In the past, electrical systems were basically stand-alone. For example, the ignition system was only responsible for supplying the voltage needed to fire the spark plugs. Ignition timing was controlled by vacuum and mechanical advance systems. Today there are very few electrical systems that are still independent.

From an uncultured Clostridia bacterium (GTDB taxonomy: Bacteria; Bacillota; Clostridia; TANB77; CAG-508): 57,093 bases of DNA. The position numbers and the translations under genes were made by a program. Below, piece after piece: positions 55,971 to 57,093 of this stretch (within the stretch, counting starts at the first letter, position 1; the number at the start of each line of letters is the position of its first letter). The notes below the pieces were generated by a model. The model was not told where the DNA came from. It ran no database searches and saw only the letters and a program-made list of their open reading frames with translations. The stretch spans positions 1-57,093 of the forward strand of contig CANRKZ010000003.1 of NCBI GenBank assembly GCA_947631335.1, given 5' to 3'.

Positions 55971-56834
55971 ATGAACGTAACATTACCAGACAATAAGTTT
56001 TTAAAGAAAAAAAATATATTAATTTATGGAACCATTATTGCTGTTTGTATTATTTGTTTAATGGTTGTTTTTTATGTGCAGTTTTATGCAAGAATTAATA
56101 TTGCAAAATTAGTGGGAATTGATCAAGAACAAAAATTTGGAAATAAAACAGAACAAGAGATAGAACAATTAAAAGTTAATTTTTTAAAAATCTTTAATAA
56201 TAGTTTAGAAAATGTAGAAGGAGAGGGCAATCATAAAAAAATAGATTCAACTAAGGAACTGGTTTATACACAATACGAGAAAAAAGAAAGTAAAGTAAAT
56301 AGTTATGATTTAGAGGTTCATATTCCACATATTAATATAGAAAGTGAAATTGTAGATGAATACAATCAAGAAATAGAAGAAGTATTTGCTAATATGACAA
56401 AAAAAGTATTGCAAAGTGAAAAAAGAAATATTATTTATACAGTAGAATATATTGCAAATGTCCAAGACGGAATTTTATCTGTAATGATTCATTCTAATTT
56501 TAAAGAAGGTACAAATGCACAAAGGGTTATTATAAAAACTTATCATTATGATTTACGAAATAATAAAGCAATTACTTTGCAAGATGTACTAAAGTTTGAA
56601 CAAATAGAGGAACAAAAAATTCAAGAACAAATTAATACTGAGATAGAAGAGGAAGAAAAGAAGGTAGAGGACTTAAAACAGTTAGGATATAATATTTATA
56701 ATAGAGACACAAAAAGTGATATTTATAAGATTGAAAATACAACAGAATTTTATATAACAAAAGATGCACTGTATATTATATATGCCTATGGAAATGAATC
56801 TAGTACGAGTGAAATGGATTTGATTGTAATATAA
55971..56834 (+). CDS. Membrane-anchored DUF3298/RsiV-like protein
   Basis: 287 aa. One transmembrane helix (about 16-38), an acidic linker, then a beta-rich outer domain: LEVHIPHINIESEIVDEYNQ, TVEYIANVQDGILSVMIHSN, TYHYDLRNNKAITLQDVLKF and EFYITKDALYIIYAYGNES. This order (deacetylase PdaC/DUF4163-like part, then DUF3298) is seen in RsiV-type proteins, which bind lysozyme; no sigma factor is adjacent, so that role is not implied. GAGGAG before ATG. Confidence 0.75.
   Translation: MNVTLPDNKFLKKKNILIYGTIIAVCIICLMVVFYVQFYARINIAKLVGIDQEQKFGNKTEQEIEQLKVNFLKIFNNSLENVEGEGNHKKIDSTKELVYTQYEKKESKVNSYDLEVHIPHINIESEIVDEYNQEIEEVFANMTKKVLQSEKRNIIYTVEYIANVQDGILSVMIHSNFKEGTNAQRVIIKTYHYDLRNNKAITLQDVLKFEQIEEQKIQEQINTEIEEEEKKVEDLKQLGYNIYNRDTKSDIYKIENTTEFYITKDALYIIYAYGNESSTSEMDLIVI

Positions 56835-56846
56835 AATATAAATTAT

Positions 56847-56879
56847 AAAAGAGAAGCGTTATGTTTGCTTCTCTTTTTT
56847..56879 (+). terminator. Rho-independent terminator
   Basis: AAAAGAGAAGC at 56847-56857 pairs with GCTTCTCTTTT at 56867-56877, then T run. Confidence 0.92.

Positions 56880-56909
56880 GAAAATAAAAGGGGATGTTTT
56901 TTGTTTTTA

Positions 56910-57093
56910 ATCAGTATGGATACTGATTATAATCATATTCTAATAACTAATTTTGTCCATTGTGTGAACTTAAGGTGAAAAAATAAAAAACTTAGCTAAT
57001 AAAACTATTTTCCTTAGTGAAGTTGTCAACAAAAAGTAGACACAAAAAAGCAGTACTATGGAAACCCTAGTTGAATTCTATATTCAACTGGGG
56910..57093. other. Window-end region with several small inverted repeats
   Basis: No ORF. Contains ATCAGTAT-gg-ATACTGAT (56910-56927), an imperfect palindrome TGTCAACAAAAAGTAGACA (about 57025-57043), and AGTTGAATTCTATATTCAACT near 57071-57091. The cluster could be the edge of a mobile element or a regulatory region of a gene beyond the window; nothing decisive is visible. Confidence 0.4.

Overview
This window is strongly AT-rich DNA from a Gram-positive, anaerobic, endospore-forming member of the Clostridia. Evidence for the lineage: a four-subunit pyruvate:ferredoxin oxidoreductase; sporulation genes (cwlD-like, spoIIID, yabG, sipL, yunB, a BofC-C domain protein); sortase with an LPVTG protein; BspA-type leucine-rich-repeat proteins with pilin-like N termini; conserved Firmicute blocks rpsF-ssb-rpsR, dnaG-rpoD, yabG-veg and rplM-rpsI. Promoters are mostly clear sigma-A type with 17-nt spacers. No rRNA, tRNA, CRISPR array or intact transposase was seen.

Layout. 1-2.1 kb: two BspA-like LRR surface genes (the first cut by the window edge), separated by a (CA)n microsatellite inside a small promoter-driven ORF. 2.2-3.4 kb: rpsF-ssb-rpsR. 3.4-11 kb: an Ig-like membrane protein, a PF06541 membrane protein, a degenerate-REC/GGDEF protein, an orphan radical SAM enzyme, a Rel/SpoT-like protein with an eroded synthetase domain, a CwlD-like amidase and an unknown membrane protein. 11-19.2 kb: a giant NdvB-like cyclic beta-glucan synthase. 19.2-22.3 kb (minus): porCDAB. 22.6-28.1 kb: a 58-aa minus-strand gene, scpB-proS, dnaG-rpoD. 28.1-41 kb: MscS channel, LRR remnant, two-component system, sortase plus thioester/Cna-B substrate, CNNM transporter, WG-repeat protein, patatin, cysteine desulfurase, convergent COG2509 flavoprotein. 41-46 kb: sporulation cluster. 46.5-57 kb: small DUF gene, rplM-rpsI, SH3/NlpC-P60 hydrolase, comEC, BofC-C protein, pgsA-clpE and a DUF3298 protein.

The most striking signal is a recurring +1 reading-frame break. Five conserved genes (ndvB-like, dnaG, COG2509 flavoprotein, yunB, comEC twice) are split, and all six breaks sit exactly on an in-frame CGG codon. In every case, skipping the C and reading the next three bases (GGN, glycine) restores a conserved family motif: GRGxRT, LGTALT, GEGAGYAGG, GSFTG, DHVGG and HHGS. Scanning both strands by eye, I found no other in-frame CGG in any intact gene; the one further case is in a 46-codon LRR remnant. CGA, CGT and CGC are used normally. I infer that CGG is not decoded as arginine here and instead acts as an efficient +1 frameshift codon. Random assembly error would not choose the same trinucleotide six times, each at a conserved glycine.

Today, most manufactures network their electrical systems together through computers. This means that information gathered by one system can be used by another. The result may be that a faulty component may cause several symptoms. Consider the following example. The wiper system can interact with the headlight system to turn on the headlights whenever the wipers are turned on. Hie wipers can interact with the vehicle speed sensor to provide for speed-sensitive wiper operation. The speed sensor may provide information to the antilock brake module. The antilock brake module can then share this information with the transmission control module, and the instrument cluster can receive vehicle speed information to operate the speedometer. If the vehicle speed sensor should fail, this could result in no antilock brake operation and a warning light turned on in the dash. But it could also result in the speedometer not functioning, the transmission not shifting, and the wipers not operating properly.